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Ingrid Laubrock’s Anti-House: London, UK, January 18, 2011

John Sharpe By

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Ingrid Laubrock's Anti-House
Vortex Jazz Club
January 18, 2011

If music could be said to resemble a puzzle, then German saxophonist Ingrid Laubrock's Anti-House might be described as the sonic equivalent of a Sudoku. You know all the numbers fit somewhere and that there is logic behind it, but it just escapes comprehension as to how it operates. Without wanting to stretch the metaphor beyond breaking point, that was the conundrum facing listeners at the Vortex on the first date of the reedwoman's European tour. Each band member had multiple sheets laid out on music stands in front of them, but if you hadn't been watching you might imagine that they were never used, such was the spontaneity of the interpretation. Indeed sometimes the only way to distinguish the writing from the ensuing improvisation was to observe whether the musicians were following the scores—which they were for much of the time.

Ever since Laubrock relocated from London to New York City in 2008, she has become one of the rising stars of the scene, having fallen in with a coterie of like-minded individuals centered around Brooklyn. That's borne out by her appearance on a welter of discs in 2010, including fine performances on the collective Paradoxical Frog (Clean Feed, 2010) with drummer Tyshawn Sorey and pianist Kris Davis, drummer Tom Rainey's leadership debut Pool School (Clean Feed, 2010) along with guitarist Mary Halvorson, and her own sophomore effort on the Swiss Intakt imprint, Anti-House (2010).

Almost all the repertoire this night was from that eponymous album, prolonged in the concert setting but similarly, deliciously obtuse. Appearing alongside the saxophonist in Anti-House, in addition to Rainey behind the traps, were everyone's favorite guitarist Halvorson, now a feted leader in her own right with her Saturn Sings (Firehouse 12, 2010) prominent on many best-of-year lists, along with the guitarist's bassist on that recording, John Hébert.

Laubrock's tenor saxophone distortions were paired with Rainey's brush-stroked drums to open the first set, before being intersected by an angled guitar and bass figure. Then it was back to the initial twosome, with reiterated motifs from the saxophonist and Rainey striking his drum set with his hands as the piece took shape as a duet with interjections. So it went, with brief unison passages or snatches of rhythm or melody interpolated into more abstract, seemingly improvised, colloquy. It would be pointless to describe the myriad twists and turns inherent in each installment. It was cerebral, poised and taut, but also at times calling down all the visceral clout of Sixties fire music.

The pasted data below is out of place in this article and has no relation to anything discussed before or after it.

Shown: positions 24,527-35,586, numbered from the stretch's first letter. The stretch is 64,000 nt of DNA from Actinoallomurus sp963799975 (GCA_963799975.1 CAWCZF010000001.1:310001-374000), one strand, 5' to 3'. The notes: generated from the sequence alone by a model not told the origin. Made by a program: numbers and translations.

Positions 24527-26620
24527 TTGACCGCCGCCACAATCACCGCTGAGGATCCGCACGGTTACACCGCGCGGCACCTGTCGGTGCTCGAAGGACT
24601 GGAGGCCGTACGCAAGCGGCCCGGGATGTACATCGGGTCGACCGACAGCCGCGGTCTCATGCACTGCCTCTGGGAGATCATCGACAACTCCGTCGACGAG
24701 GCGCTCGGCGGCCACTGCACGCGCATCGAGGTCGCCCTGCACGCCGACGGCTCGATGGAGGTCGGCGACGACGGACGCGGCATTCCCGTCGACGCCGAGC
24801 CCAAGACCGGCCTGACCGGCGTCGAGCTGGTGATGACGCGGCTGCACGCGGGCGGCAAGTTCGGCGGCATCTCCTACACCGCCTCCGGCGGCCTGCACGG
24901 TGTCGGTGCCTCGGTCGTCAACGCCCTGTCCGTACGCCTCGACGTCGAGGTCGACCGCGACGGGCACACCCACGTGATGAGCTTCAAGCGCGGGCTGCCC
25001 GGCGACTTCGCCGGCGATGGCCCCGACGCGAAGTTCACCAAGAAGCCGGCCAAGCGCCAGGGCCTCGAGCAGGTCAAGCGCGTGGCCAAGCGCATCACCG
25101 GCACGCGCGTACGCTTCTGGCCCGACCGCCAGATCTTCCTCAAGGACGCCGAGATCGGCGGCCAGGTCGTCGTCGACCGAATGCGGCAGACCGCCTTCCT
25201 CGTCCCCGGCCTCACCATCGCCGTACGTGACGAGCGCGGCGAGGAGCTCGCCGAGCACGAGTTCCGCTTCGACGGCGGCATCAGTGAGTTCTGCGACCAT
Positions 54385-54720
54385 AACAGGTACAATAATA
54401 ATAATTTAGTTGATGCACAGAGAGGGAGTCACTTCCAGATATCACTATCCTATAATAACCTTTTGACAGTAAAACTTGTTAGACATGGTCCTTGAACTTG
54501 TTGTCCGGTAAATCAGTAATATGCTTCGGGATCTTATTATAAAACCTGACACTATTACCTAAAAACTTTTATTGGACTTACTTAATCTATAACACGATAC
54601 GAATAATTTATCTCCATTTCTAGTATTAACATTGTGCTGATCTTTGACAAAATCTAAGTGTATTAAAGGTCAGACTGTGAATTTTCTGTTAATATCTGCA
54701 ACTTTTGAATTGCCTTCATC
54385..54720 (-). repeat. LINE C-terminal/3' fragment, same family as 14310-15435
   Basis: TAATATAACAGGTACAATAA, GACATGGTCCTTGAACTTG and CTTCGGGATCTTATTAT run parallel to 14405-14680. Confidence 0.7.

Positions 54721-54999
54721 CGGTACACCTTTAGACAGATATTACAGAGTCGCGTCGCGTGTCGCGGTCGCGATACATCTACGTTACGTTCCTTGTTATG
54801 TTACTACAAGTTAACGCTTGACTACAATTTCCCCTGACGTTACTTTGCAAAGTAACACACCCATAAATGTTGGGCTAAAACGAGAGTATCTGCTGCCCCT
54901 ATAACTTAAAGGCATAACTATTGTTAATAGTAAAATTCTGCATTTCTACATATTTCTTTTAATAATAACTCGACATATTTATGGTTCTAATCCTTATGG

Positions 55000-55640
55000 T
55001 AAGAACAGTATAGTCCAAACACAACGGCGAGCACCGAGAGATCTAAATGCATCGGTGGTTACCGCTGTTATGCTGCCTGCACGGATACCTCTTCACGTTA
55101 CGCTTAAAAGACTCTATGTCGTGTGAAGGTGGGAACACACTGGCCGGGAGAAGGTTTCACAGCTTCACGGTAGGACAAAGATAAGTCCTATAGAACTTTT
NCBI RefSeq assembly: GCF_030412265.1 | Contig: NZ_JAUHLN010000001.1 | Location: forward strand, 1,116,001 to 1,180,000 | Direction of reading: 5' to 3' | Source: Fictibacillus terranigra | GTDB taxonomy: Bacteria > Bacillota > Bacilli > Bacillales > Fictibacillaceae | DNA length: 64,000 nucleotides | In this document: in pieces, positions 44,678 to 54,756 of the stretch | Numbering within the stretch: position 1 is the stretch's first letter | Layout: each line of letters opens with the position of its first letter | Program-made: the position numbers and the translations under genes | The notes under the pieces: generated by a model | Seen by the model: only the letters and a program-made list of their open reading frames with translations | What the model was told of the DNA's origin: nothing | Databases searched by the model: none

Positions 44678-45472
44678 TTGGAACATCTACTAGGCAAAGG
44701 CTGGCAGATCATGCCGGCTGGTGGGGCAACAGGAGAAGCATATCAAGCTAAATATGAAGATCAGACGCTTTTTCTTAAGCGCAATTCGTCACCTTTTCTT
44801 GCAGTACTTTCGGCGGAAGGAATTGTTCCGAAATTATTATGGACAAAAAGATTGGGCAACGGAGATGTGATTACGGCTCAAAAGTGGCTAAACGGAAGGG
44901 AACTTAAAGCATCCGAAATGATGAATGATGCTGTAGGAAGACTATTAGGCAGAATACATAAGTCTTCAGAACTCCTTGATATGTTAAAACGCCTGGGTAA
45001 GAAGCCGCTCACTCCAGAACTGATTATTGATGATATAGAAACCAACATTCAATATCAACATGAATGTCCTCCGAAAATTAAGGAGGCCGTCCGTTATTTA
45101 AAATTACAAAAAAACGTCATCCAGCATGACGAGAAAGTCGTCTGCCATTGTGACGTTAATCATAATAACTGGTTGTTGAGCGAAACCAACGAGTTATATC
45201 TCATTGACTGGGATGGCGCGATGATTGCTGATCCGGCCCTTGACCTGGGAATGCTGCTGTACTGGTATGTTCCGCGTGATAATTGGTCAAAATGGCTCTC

As with the studio disc, part of the fascination, in addition to the stellar playing, resided in listening to the episodic written structures and detecting when they had been jettisoned. Live, even among the odd emphases and accents, it was obvious that the charts played a large part. Typical of the stark contrasts and juxtapositions, the fourth number alternated lyrical rumination and heavy metal skronk with Rainey smiting his kit with relish, before, as with many of the segments, drawing to a low-key close.

Not only did the whole quartet prove to be astute readers (and they needed to be, as some of the compositions stretched across three taped-together pages), but they were also fantastic improvisors, able to switch between the two states in the blink of an eye, seamlessly moving in and out of intricate fast unisons in varied combinations. Even though solo and duo features emerged, they were used as an integral part of the proceedings rather than as blowing opportunities. Overall the level of musicianship was breathtaking.

From left: Mary Halvorson, John Hébert

It was a pleasure to study Halvorson's work at close quarters. Combining scratchy plucking with effects pedals to conjure whirling comet tails of sound, she evoked thoughts of an unholy alliance between Jimi Hendrix and Joe Pass. Her dexterous runs, bent grace notes and single note tremolos meant that she was always a focus of attention even when the main action was supposedly elsewhere.

Hébert was the least demonstrative of the four, but still on the money, forming the golden thread which tethered the quartet together in the ensembles, whether with elegant pizzicato or velvety arco textures. But he was also adroit in the foreground, enjoying a responsive duo with Halvorson on "Quick Draw," and later taking a swinging solo on "Tom Can't Sleep."


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